The Supreme Court has today rejected the government’s attempt to appeal against two previous court rulings that it acted unlawfully in cutting solar subsidies retrospectively in December.
Solar firms welcomed the decision to dismiss the government’s third attempted appeal, calling for the government to draw a line under the saga.
The decision means landlords that installed solar photovoltaic panels on their properties after 12 December and before 4 March will be able to claim the full 43p/kWh feed-in tariff which is a subsidy paid to producers of renewable electricity.
Following the earlier than expected cut to the FIT from 43p/kWh to 21p/kWh with just six weeks notice on 12 December the government lost a High Court a judicial review lodged by a coalition of solar firms and Friends of the Earth which found it had acted unlawfully.
The government then lost an appeal challenge in the Appeal Court in January and frustrated the solar sector further by announcing its intent to appeal yet again to the Supreme Court.
Energy and climate change secretary Ed Davey, confirmed that the decision meant the end of the uncertainty that has hung over the sector for the last six months.
‘We are disappointed by the decision of the Supreme Court not to grant permission to hear this case,’ he said. ‘But the court’s decision draws a line under the case. We will now focus all our efforts on ensuring the future stability and cost effectiveness of solar and other microgeneration technologies for the many, not the few.’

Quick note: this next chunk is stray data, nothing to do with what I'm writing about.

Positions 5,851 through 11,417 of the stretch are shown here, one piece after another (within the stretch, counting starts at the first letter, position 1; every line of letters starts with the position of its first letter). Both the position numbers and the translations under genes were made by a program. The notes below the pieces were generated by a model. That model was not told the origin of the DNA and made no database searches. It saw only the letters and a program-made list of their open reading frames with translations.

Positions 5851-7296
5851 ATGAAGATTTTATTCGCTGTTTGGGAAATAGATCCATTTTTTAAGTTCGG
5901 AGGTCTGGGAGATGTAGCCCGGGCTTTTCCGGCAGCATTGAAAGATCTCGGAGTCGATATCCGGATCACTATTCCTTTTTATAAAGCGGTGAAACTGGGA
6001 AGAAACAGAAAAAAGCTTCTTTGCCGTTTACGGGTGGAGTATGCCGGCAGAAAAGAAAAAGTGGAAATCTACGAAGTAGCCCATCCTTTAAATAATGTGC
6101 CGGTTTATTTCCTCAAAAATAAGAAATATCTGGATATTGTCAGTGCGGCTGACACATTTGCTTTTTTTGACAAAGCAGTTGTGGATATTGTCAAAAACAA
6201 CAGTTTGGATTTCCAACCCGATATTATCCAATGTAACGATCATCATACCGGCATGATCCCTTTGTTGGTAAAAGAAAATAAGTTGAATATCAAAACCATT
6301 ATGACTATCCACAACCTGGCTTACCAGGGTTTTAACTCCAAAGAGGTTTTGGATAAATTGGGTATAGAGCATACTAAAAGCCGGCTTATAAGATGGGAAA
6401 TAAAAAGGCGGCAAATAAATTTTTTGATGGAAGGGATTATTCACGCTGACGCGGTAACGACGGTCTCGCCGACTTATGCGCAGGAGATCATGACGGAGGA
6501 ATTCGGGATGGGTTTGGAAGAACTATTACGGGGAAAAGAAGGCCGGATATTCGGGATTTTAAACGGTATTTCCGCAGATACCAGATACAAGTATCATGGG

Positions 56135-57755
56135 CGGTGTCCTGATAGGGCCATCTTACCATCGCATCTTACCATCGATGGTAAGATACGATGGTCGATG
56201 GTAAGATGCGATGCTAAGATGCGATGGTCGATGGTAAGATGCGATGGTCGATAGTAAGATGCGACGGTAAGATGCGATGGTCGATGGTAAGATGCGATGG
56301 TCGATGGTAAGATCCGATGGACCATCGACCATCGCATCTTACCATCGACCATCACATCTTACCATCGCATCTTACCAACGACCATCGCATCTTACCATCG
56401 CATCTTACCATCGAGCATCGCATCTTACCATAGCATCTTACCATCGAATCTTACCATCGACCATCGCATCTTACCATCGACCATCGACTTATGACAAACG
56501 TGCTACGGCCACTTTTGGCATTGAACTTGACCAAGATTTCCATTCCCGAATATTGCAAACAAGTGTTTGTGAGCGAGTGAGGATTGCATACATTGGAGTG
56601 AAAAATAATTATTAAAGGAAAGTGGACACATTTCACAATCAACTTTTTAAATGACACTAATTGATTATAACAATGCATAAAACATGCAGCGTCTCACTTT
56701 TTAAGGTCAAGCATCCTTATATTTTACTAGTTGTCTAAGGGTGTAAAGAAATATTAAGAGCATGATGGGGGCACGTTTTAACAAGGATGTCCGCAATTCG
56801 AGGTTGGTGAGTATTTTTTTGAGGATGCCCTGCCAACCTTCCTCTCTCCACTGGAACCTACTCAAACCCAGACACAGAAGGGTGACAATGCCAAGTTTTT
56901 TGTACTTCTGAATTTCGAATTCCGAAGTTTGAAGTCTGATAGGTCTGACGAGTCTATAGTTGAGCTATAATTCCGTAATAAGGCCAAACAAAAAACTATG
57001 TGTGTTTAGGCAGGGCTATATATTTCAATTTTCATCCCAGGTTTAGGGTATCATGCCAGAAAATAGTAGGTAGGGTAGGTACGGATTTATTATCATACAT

Andy Atkins, executive director at Friends of the Earth, said: ‘This is the third court that’s ruled that botched government solar plans are illegal – a landmark decision which will prevent ministers causing industry chaos with similar subsidy cuts in future.
‘The coalition must now get on with the urgent task of restoring confidence in UK solar power.’
Daniel Green, chief executive of HomeSun, welcomed the move, but warned it would not repair the damage caused to the ‘decimated’ solar industry. He blasted Mr Davey’s role in the saga: ‘What has been particularly disappointing is that Ed Davey, who was not involved at the time of the consultation or the subsequent appeal, failed to have the strength to reverse DECC’s decision to cut the tariff and continued to appeal in vain against his predecessor’s law-breaking.
‘He will now be branded a weak loser whereas he could have been seen as a powerful champion of industry and innovation.’